Gordon Brown is no friend of the tax adviser, it is sometimes said. But the
tax revenues of the last year’s Top 50 firms seem to tell a different story.
Far from seeing revenues go into sharp decline as a result of the
chancellor’s attempts to crackdown on tax avoidance, firms’ tax departments are
in rude health.
Fees for tax grew by around 7%, from around £1,850m last year to just a shade
under £2bn this year. The figures are estimates, using guesswork to fill the
gaps left by Vantis and others not giving a specific tax figure.
It looked particularly healthy at the top. The Big Four grew their tax
revenues by 8.5%, a cut above the average. The firms have achieved this in spite
of Brown’s attempts to eradicate tax avoidance. This year’s growth is
significant because previous years have been more difficult.
PricewaterhouseCoopers and Ernst & Young booked falls in tax revenue last
‘Our business is driven by bigger business factors,’ says John Whiting, tax
partner at PwC. Change in particular creates a need for advice, and the rise in
mergers and acquisitions must be contributions to the numbers. On top of that,
people making a lot of money on the markets will be seeking ways to plan for the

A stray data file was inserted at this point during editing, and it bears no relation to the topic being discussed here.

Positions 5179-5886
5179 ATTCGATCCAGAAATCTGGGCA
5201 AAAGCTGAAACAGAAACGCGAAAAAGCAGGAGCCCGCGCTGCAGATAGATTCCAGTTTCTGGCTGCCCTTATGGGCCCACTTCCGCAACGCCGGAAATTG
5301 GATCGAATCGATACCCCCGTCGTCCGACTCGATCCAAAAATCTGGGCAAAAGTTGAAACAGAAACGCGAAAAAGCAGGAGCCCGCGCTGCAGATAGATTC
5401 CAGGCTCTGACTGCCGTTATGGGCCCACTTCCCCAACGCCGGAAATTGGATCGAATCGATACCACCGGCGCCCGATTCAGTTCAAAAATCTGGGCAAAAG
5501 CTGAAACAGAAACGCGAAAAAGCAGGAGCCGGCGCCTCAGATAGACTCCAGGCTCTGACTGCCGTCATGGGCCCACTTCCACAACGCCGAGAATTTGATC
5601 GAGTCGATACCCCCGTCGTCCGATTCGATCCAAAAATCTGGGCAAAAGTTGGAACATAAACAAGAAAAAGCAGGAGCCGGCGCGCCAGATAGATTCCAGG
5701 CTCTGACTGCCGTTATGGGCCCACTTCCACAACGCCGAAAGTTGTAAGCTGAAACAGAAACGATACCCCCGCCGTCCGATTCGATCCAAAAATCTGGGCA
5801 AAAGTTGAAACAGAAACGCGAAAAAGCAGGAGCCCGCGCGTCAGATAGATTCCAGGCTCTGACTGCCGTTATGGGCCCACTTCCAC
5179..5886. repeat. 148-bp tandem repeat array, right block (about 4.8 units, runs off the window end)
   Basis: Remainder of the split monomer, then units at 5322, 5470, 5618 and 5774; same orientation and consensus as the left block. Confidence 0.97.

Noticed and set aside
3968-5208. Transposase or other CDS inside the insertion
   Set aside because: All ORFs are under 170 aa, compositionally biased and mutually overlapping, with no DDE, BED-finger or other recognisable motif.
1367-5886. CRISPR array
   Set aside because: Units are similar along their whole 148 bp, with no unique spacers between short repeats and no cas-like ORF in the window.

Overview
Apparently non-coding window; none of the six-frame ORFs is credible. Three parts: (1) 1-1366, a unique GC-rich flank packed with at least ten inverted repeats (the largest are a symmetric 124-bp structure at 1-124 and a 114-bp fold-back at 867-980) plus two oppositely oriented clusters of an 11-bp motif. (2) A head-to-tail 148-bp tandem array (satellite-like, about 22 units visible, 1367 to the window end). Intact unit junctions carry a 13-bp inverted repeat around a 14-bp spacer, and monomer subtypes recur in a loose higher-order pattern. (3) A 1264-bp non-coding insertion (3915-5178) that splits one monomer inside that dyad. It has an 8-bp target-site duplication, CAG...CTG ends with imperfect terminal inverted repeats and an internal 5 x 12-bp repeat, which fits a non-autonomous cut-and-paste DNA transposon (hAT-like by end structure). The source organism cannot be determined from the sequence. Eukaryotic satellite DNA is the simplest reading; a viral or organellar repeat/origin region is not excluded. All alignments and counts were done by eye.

A certain amount of the success must also have come from advisers’ ability to
use the avoidance crackdown as well, to ironically drive revenues. It is a trend
acknowledged by Big Four chairmen and chief executives, who explain unashamedly
that complexity, often driven by anti-avoidance moves, has driven demand for tax
Whiting is unsure. ‘Undoubtedly complexity has a good deal to do with the
growth,’ he says. ‘But we also have to spend a lot of time understanding it all.
That’s a lot of extra effort that’s non-chargeable,’ he argues.
Among the numbers in the table, there are perhaps a few worth a special
mention. PwC exceeded the £500m mark, a sum it has not made from tax since 2003.
It will be welcoming growth after two years of declines.
Deloitte, KPMG, BDO, Bentley Jennison, Saffery Champness, UHY Hacker Young,
Kingston Smith, DTE, Francis Clark, Larking Gowen and Streets all saw double
digit growth. And at 42nd in the table, MGI Wenham Major, a new entrant, saw its
tax revenues leap by an astonishing 292%.
Are the prospects bleaker for the future? Given tax advisers’ seeming success
in meeting the challenges of the last few years, it would be foolish to be too
But pleas for simplification, ironically often from the profession itself,
and the popularity of ‘flatter taxes’ could see some of the advisers’ purchase
on the market dwindle. Simplification is however, unlikely without a change in
at the top political personnel.
Whatever happens next year, tax advisers will be toasting a healthy year in
2005/06. What, one wonders, does Gordon make of it all?
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